Mycotoxins Risk as a Management Tool in Swine Industry

Published on: 6/19/2019
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Brazil occupies an important position in the world ranking of pork production, both as producer and exporter, behind only China, the European Union and the United States. Such growth is due to varied factors, such as genetics, management, sanitation and nutrition. All this care has made pork very attractive and pleasing to the palate, thus opening up new markets. Rations are intensively used within this production chain, accounting for about 70 to 80% of the total cost. Thus, quality of the raw materials must be guaranteed, as this can, in addition to costs, represent losses in terms of productivity.

As in other areas, the existence of fungi in grains used in the nutrition of pigs, especially in maize, causes losses in energy levels; there is a reduction in nutritional value, in addition to the possibility of mycotoxins production. Swine is very sensitive to intoxications by mycotoxins. The main mycotoxins which affect these animals are aflatoxins, produced by fungi of the genus Aspergillus, and fumonisins, zearalenone and trichothecenes, which are produced by fungi of the genus Fusarium.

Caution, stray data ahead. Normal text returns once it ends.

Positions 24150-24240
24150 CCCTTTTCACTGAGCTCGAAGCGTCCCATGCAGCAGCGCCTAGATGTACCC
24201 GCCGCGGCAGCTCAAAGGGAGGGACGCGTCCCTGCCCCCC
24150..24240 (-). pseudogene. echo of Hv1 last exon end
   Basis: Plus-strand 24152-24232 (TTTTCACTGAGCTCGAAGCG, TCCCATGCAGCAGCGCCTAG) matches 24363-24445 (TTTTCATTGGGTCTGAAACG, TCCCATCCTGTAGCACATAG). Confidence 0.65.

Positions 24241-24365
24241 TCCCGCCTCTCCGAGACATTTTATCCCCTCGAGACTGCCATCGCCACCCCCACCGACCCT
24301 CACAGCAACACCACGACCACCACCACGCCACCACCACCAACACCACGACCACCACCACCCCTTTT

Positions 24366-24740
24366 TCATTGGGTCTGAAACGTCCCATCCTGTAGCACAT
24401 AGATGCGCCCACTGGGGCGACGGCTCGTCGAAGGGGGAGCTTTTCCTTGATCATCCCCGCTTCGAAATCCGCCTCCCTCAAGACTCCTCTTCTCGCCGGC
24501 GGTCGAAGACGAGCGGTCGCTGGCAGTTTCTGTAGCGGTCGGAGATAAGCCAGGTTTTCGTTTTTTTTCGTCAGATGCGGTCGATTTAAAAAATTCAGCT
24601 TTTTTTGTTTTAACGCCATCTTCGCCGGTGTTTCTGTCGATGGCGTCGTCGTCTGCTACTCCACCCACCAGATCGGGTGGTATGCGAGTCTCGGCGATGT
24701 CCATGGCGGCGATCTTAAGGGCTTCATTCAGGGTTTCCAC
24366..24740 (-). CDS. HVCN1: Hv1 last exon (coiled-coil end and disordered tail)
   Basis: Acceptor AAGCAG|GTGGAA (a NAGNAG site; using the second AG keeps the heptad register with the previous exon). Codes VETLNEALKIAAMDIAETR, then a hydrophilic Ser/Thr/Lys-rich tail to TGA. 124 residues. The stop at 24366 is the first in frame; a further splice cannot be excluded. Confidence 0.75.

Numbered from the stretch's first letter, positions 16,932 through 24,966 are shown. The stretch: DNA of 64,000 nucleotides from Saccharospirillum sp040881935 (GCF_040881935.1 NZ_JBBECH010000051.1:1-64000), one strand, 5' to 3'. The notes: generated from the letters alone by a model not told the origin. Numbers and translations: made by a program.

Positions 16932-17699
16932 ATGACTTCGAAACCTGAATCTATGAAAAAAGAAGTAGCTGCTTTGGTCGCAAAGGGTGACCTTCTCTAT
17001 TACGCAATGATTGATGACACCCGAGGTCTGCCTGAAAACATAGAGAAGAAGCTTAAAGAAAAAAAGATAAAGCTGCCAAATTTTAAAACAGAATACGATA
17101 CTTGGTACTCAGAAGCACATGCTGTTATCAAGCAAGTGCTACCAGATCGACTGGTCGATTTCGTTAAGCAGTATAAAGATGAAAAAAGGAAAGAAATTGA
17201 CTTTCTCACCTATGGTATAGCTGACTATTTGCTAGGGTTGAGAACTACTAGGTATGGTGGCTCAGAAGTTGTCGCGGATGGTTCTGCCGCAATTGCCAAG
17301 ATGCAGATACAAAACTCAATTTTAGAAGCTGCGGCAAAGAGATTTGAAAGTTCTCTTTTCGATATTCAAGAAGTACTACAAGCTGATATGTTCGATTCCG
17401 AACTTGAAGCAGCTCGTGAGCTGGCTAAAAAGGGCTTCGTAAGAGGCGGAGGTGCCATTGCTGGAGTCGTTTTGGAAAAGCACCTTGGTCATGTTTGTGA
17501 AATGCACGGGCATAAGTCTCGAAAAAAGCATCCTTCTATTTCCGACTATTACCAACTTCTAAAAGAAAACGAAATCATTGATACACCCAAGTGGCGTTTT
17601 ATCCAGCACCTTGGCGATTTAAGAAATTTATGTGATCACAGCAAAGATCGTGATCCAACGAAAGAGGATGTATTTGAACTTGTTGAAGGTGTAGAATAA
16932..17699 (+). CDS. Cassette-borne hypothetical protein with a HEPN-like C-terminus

Aflatoxins (B1, B2, G1 and G2) cause a number of toxic effects in animals, with pigs being particularly sensitive. The clinical signs and severity of aflatoxicosis outbreaks may vary with the age of the animals; the younger ones are more sensitive.
Other variants are the type of aflatoxin (B1 is admittedly the most toxic), the composition of the diet, the time of exposure and the dose ingested.
Acute aflatoxicosis is easily observed by hepatic lesions followed by depression, anorexia, jaundice, and hemorrhages. In the most acute cases, in turn, the clinical signs are evident within a few hours and lead the animal rapidly to death. However, subclinical disease is the most damaging; the animal ingests low doses of the toxin in a constant way, which determines changes in the productive parameters.

Zearalenone is a very important mycotoxin for the swine species, because it causes several reproductive disorders. The mycotoxin or its metabolites cause hyperestrogenism by promoting the stimulation of cytoplasmic estrogen receptors, increasing protein synthesis in the reproductive system. Consequently, secretion of endometrial cells, synthesis of uterine proteins and size of the reproductive tract are increased. Such deformations can lead to pseudopregnancy due to maintenance of corpus luteum, and to birth of weak and stillborn piglets; the splay leg syndrome may often happen. There may also be a marked reduction in conception rates, accompanied by estrus repetition.